Disabled people make up the largest minority group in the United States, at an estimated 27% of the US adult population. However, only about 3% of physicians practicing in the US self-identify as having a disability.
Many medical specialties are working to make the field more accessible for those with disabilities. The Americans with Disabilities Act (ADA) provides a set of building-design regulations to assist with an array of impairments, including mobility, motor control, vision, hearing, and much more. These recommendations are laid out in the Guide to the ADA Standards.
The following are key areas laboratories can focus on to make their facilities more accessible and inclusive to pathologists and laboratorians with disabilities.
The ADA’s Guide recommends aisles up to 60 inches wide to ensure those using wheelchairs can move about freely—including pulling out of their workstations, turning around, and going down the aisle—without bumping into nearby co-workers, who may be using various chemicals to perform tissue stains, etc. Additionally, assess the routes to bathrooms and exits, ensuring they are conveniently located and that there are no impediments to those with mobility issues.
Standard work surfaces are often set too high for people who use wheelchairs. The Guide advises that accessible surfaces be no more than 34 inches and no less than 28 inches above the floor, providing at least 27 inches of knee clearance. Labs can also invest in adjustable benches and work surfaces that can be raised and lowered to a comfortable height for all workers.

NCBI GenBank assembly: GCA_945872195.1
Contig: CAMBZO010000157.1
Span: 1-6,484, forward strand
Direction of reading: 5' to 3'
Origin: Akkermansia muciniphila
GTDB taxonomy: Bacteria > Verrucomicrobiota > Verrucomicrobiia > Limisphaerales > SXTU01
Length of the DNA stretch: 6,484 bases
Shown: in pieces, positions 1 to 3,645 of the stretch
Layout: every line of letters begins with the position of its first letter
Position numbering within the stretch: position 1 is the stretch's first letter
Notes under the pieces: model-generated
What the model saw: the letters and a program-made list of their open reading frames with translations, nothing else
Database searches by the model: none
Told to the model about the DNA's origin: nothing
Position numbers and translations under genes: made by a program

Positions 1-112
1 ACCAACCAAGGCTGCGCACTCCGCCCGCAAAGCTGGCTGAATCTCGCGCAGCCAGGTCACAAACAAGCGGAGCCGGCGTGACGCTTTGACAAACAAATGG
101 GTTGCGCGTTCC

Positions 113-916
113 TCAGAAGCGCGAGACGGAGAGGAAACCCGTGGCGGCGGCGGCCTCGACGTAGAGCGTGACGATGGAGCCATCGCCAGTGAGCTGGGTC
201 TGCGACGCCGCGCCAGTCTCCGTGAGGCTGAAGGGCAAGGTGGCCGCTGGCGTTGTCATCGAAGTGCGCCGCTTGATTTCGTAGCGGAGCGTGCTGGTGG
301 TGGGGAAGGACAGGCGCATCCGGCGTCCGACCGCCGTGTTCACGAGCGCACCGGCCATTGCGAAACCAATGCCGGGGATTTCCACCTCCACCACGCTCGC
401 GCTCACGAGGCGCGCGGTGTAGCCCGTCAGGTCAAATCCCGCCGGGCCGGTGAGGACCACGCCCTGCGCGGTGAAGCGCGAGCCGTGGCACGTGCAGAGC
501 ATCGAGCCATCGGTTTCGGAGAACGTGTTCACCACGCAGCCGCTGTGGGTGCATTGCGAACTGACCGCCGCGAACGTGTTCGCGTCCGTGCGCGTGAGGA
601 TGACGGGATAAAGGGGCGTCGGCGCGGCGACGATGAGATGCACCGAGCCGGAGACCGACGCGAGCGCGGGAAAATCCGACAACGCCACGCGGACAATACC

Eye washing stations must also be at a wheelchair-accessible height, and, ideally, chemical fume hoods should be adjustable for different statures.
Using large, high-contrast labels on materials and signage can help those with visual impairments. Labs can also invest in monitors to enlarge slides and aid in analysis. Pathologists are at an increased risk of eye strain due to their hours spent at the microscope, so these measures can help to both mitigate and prevent vision problems. Additionally, make sure alarms include flashing lights to alert the hearing impaired when there’s an emergency.
The above are just a few considerations for labs trying to meet the needs of staff members with disabilities; however, putting these measures into practice can benefit everyone. The CAP supports and encourages laboratories to not only meet minimum ADA regulations for accessibility, but to go above and beyond in making the laboratory a comfortable and inclusive space for all who work there.